Also, as with a lot of singers who try too hard to emote in this fashion, it can be a little off-putting because we human beings tend to prefer discretion when somebody begins telling us about something meaningful to them, but insignificant to the rest of humanity. Since Turner is going over–the-top in his telling of this tale, we naturally start to back away and look for a place to duck out of sight.

But while he may not ever get to the reasons for his feeling so low, besides the standard “girlfriend issues” that plague so many rock artists, he does manage to show he’s got some control over his presentation, especially when he and the band start to click and remain on the same page throughout the record.

It’s still something you might hope no outsiders are eavesdropping on as you try and figure out what his problems are while listening to him blather on, but at the very least you’re no longer trying to wriggle free of his grasp and dive into oncoming traffic, which has to be considered something of a minor victory after the way it was shaping up at first.


You Got My Soul To Take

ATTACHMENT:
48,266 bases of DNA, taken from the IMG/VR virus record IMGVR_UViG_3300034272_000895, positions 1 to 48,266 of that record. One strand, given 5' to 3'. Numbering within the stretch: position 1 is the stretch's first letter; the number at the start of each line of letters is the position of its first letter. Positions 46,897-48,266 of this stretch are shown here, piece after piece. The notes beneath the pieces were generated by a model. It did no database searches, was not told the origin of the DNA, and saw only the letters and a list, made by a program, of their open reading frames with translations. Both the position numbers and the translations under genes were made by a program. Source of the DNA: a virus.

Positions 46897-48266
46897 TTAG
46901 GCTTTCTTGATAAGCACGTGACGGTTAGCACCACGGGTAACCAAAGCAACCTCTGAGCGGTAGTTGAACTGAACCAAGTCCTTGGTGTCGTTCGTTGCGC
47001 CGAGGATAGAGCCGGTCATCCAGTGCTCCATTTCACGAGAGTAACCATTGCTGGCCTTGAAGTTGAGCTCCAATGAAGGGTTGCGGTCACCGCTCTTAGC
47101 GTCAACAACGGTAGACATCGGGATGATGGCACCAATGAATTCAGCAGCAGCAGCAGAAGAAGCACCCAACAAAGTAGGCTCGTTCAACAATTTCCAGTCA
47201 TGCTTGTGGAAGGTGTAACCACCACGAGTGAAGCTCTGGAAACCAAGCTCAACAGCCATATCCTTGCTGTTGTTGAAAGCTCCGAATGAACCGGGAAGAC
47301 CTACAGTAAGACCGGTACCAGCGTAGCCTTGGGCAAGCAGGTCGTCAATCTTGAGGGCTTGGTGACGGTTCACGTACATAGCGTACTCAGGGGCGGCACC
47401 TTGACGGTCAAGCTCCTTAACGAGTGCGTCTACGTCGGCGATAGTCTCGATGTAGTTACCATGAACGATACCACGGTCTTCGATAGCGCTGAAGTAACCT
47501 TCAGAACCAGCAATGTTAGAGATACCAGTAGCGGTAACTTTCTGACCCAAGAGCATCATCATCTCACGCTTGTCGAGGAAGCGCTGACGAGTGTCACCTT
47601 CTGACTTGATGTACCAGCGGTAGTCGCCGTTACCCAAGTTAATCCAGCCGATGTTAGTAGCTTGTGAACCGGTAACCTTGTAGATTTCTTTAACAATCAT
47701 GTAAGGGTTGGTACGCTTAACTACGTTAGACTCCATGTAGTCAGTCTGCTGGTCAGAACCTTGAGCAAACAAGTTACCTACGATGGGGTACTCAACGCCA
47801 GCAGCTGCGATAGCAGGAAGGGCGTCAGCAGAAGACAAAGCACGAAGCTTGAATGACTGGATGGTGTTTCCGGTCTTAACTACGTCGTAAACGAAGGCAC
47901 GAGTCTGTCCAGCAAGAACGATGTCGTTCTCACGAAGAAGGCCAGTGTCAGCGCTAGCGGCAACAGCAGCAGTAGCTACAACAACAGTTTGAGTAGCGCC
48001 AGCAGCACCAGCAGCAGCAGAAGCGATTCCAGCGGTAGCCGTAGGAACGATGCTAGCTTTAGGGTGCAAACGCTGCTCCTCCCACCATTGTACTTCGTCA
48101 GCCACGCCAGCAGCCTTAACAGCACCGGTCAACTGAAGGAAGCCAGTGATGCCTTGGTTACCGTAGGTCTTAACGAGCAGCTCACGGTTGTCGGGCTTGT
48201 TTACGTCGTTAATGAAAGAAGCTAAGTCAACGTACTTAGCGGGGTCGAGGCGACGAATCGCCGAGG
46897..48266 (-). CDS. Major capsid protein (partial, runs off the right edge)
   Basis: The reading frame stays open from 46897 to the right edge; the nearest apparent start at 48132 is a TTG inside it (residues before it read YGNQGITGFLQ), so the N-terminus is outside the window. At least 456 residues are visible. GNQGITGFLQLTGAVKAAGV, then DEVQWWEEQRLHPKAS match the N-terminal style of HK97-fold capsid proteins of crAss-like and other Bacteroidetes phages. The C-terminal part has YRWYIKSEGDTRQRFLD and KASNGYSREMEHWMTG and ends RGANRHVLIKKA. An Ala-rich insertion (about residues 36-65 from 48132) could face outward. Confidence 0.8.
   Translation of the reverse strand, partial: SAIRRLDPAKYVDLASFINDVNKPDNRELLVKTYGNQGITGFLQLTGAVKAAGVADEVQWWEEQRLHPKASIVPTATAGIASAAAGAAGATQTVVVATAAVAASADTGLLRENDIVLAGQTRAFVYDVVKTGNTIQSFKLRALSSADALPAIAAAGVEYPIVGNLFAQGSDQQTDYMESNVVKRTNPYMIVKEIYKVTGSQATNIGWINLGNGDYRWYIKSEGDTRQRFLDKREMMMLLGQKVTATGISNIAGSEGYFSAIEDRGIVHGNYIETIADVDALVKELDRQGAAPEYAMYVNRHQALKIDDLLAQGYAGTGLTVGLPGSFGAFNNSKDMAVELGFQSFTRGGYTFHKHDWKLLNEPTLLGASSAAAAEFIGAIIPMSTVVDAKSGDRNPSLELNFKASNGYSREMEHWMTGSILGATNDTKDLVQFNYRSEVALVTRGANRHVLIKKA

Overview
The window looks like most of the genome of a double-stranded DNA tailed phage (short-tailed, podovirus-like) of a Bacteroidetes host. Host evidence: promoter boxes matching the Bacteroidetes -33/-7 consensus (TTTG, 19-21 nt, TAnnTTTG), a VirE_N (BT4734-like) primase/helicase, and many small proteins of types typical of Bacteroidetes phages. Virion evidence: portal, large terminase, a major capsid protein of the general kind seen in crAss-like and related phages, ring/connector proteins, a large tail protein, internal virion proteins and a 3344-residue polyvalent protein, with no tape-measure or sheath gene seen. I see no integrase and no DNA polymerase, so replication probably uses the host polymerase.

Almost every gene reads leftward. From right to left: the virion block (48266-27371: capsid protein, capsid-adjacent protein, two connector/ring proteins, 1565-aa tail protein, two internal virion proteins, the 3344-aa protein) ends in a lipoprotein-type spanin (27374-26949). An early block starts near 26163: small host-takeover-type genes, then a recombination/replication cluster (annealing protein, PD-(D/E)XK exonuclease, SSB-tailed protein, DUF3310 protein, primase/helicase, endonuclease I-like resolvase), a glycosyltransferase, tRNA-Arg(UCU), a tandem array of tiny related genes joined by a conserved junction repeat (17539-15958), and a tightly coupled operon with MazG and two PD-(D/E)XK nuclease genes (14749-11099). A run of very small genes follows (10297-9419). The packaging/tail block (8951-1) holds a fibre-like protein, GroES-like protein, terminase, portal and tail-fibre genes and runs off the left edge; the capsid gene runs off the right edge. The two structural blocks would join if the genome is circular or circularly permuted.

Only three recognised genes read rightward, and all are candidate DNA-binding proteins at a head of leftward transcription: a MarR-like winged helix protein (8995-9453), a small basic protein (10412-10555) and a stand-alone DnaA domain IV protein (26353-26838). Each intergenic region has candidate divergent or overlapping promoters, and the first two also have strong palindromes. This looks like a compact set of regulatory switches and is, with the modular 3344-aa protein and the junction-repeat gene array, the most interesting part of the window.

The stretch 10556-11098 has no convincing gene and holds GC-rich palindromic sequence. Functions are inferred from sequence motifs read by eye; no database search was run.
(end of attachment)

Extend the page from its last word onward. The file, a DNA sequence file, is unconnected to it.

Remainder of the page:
There’s a difference between noisy and sloppy, though in music the two are often mistaken for one another.

On a first casual listen you’re apt to find this whole production an unfocused mess, not because instruments are clashing or the singer and band are heading in opposite directions, but rather because there’s not much refinement found in either one’s projection. Both are operating near the top of their volume and yet because it’s not a barn-burning adrenaline fueled track, but rather a more methodical mid-tempo song, it just sounds unnecessarily cluttered.

Yet everything here is indeed working in tandem to try and show Titus Turner’s inner turmoil over his sinking love life as the acapella moaned intro leads into droning horns, steady drums, sympathetic piano and scolding guitar in equal measure.